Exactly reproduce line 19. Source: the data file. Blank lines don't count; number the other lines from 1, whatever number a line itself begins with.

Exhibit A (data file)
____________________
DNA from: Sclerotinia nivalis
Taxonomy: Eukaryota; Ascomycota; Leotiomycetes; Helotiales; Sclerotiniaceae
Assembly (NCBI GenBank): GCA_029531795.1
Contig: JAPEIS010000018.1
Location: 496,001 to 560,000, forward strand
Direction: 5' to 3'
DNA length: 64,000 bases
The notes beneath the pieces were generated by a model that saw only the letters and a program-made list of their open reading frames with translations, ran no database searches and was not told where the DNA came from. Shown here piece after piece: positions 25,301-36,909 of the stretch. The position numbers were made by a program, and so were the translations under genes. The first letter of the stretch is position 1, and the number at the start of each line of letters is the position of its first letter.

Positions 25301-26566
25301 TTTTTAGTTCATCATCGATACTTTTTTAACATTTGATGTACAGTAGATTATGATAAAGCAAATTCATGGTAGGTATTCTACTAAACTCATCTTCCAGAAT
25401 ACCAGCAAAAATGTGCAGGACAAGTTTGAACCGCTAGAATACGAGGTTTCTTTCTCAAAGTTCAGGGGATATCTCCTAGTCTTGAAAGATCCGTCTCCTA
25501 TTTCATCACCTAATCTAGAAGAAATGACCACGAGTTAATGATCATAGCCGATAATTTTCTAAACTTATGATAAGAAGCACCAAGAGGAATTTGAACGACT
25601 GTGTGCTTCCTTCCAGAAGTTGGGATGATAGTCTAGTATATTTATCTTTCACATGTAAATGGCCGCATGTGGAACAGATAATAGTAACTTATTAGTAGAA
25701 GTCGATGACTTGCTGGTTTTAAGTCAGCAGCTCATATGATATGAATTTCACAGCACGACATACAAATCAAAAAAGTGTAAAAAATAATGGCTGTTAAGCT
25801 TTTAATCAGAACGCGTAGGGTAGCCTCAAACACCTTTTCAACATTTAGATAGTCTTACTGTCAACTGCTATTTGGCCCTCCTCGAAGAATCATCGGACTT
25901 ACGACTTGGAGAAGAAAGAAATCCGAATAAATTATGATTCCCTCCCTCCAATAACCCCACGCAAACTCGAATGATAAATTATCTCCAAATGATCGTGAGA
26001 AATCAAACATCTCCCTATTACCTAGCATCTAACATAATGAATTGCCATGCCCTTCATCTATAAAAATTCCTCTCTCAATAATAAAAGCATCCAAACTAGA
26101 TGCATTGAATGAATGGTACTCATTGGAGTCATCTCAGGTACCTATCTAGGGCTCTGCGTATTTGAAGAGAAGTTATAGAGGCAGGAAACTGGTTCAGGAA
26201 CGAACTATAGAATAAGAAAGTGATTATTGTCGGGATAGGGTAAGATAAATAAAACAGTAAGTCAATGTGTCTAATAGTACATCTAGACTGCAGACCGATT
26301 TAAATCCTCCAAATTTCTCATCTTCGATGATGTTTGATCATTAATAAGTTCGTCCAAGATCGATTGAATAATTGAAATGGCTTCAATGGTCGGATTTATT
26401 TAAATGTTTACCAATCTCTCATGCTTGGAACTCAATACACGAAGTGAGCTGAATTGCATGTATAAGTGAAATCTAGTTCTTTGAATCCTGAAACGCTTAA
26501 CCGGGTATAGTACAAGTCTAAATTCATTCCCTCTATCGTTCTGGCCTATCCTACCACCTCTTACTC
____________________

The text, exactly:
26201 CGAACTATAGAATAAGAAAGTGATTATTGTCGGGATAGGGTAAGATAAATAAAACAGTAAGTCAATGTGTCTAATAGTACATCTAGACTGCAGACCGATT